When Inspiration Strikes…

Inspiration is a funny beast, isn’t it? It strikes at the strangest of times and decides to up-sticks and leave you alone at others. For example, I almost invariably get most of my favourite plot ideas whilst driving home from any sort of gathering (be it LRP, or convention or similar). Then, when I get home and try to translate it from the terrifying interiority that exists inside my skull to the screen… nothing. Gibberish. Seriously, the screen may as well read ‘sdkldblkjb lkm lkdsgk lk mlefjlkmcv’ for all the sense it makes.

In my head, I scream silently, this was bloody amazing! 

The first person to invent a device that allows you to plug your brain directly into a USB socket and get those thoughts down before they turn to mush will be a fine individual indeed.

Generally, I do OK getting thoughts and ideas out of my brain and onto the keyboard. I type infuriatingly fast (accordingly to one of my friends) and that helps with the brain to keyboard process wonderfully well. The real problem for me stems from the fact that when I talk, I am always thinking about four or five sentences ahead of myself. Does that make any sense? I have no idea why it is that I do that, but every so often it means that in the middle of a conversation I’ll just stop dead and completely and utterly forget where I was. So even with the infuriating level typing speed, this means that occasionally, when I’m writing down thoughts and ideas, the same thing happens. My way around this has become quite simple. Initial plot ideas now get produced as stream of consciousness. Silly comments and all. Then I go back over them and refine them; take out the silly comments and make them into more acceptable working documents.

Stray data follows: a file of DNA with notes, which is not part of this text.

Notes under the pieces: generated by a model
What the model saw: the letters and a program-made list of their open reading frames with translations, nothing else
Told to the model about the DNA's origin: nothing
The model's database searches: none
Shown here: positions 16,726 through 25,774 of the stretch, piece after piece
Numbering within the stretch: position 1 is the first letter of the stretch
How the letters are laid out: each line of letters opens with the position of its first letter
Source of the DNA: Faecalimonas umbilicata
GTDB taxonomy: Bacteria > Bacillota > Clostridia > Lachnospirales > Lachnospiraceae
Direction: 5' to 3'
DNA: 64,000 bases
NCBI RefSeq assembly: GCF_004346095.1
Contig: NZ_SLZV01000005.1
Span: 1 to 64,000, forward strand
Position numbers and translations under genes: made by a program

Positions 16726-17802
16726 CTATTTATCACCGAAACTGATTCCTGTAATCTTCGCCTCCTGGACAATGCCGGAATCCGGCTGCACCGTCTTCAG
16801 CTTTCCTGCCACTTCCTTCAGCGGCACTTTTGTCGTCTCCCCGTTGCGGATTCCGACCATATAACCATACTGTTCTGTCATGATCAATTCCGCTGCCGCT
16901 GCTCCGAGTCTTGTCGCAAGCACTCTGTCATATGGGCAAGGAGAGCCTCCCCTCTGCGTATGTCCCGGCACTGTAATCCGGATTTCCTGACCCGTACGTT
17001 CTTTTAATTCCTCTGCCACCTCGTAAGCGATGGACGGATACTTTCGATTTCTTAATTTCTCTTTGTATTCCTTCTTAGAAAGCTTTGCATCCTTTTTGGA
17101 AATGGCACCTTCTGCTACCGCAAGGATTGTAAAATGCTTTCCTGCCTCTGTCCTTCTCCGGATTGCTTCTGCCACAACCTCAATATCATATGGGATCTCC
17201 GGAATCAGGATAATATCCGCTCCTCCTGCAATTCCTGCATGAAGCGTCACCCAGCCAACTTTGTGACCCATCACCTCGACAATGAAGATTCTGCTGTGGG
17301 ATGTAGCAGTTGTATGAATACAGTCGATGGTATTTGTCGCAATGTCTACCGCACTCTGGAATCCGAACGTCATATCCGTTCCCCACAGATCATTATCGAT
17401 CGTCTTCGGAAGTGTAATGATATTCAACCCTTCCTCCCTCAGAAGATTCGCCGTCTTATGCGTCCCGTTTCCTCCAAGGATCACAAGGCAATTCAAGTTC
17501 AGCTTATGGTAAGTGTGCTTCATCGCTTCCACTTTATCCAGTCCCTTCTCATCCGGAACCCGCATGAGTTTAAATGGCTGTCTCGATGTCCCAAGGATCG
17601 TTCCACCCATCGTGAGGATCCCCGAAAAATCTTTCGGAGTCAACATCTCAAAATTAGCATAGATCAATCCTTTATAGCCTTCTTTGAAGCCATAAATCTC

For example, when brainstorming with m’colleague John French on our tied-together stories that appear in Architect of Fate, the following was in the original outline that I shared with him before the story was completed. Apparently it made him giggle.

‘Another fight breaks out with I don’t know, a giant hot dog with legs, firing mustard. This is the Warp, man.’

This sentence gave rise to the story’s ‘code name’ of Project: Hotdog. Note: all my stories end up with code names. I’ve never quite been sure why this is, but it’s entertaining and allows me to happily discuss something I’m working on without the worry of openly acknowledging what it is. For example, I recently turned Project: Needles into the editor, am working on edits for Project: Comeuppance and working hard(ish) on Project: Carpark. For reference, The Gildar Rift is the only story that never had a project codename. Going on how excited I was to be writing a novel which was rapidly tempered by the discovery of how hard it actually is to write a novel whilst working full time, it should have been Project: Harsh Reality.

I enjoy stream of consciousness plotting. It allows me to express what I’m feeling without the constraints of the formality a pitch requires. I should really have kept some of the early drafts of the plot development of The Gildar Rift, for example. Had my former hard drive not imploded with the spiteful force of a device hellbent on eating 67k words of a manuscript – which it also accomplished, hooray for the 47k previous emailed-to-self back-up copy – I’d have had that to hand.